Ingval Maxwell, Chair of COTAC, the Council on Training in Architectural Conservation, offers IHBC members and colleagues a NewsBlog report back from a meeting of the European Civil Protection Forum, covering ‘Civil Protection in a Changing Risk Landscape’, in Brussels on 5 – 6 March, that looked at ‘Europe’s ability to prevent and respond to disasters’.
Ingval Maxwell writes:
Organised by the DG ECHO Civil Protection Forum Organising Team, the ‘European Civil Protection Forum 2018: Civil Protection in a Changing Risk Landscape’ was held in the EC Charlemagne Building, Rue de la Loi, Brussels on 5 and 6 March 2018. The event brought together some 900 representatives of the European civil protection community, including EU Member States, European Neighbourhood governments, first-line responders, academia, international organisations, NGOs and European institutions. The aim was to discuss current developments in the Union’s Civil Protection Mechanism framework and put forward policy recommendations on how to tackle common challenges.
Strengthening Europe’s ability to prevent and respond to disasters was recognised as a shared responsibility that could only be achieved by working closely together. The aim was that the 2018 Forum results would contribute to fostering a greater understanding of the shared efforts and goals, whilst also encouraging mutual learning and cooperation within the civil protection and disaster risk management communities.
Over the two days, the Forum was developed on four strategic pillars:
- Strengthening Preparedness
- Simplifying Response
- Scaling up Prevention
- Fostering Resilience in Europe’s Neighbourhood
Forum Pillar 3: Session 11 Protecting cultural heritage
Of particular interest as to how the needs of cultural heritage will be incorporated in future EU policy decisions, the Forum’s ‘Pillar 3: Session 11 Protecting cultural heritage’, moderated by Erminia Sciacchitano, Policy Officer for Culture, Heritage & Economy of Culture, Directorate-General for Education and Culture, European Commission, offered a series of related presentations with a subsequent discussion. The four presenting panel members were:
- Alessandra Bonazza, Research Group: Natural, environmental and anthropic hazards of cultural heritage (RICH), CNR-ISAC, Italy
- Giovanni Boccardi, Chief of Emergency Preparedness and Response Unit, United Nations, Educational, Scientific and Cultural Organization (UNESCO)
- Christian Hanus, Dean of the Faculty of Education, Arts and Architecture, Danube University Krems, Austria
- Ingval Maxwell, International Consultant in Architectural Conservation
The multi-language translated presentations built upon the results of the “Study on Safeguarding Cultural Heritage from Natural and Man-Made Disasters”, commissioned by the European Commission’s Directorate General for Education and Culture (DG EAC) and undertaken by Panel members, along with colleagues from The Czech Academy of Science and the National Technical University of Athens.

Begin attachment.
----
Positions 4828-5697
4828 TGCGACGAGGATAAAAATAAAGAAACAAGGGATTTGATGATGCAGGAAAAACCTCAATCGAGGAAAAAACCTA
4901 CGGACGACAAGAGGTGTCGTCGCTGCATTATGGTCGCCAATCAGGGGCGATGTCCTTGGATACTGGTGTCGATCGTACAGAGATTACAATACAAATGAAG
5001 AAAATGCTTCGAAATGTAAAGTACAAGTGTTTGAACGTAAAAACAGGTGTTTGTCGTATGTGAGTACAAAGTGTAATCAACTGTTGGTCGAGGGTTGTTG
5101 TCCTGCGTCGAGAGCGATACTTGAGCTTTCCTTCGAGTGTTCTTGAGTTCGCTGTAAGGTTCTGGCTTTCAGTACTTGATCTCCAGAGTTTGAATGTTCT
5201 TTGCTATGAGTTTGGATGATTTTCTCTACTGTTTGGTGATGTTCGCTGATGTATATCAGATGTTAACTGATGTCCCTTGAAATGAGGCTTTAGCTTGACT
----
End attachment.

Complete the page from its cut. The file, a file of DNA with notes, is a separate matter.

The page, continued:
These soon to be published findings [in April 2018] provides the first overview of risk assessment and prevention measures available at EU and international level on safeguarding cultural heritage from the effects of natural and man-made disasters. It also maps strategies, existing competence centres and related ‘tools’ in the 28 EU Member States. Bringing some of the study authors together with UNESCO in the Session created an opportunity to discuss recommendations to integrate cultural heritage into national disaster and risk reduction strategies developed by EU Member States (in line with the Sendai Framework Action Plan), and with a specific focus on the role of the Union’s Civil Protection Mechanism.
In the Forums’ Final Report, and resulting from the ‘Pillar 3 Scaling up Prevention: 11th Session’, cultural heritage comes centre-stage in future civil protection agencies policies, by stating:
Adequate preparedness, improved coordination at EU level and enhanced capacity building is needed for better protection of cultural heritage.
The facilitation of pre-event assessments and pre-defined recovery actions and targets can lead to greater and more effective protection of cultural heritage in emergencies. Disaster risk assessment and the related risk reduction measures should be introduced into the planning and management cultural heritage resources. The proposed Civil Protection Knowledge Network should develop in-depth knowledge, analysis and data collection and assessment of risks to cultural heritage. Strengthening coordination at EU level among National cultural heritage authorities, research centres, and emergency response actors is fundamental. In the context of the ongoing revision of the Union Civil Protection Mechanism, capacity-building initiatives and best practices should be harnessed and scaled-up to address the existing gaps. Dedicated cultural heritage units within civil protection agencies should be created.
A brief video of the event is available at youtube
The final report, summarising key points raised during the various Four Pillar Sessions, and the web-streamed discussions, is available on the Forum’s website
For more on COTAC see cotac.global
For opportunities to volunteer with COTAC see the IHBC NewsBlog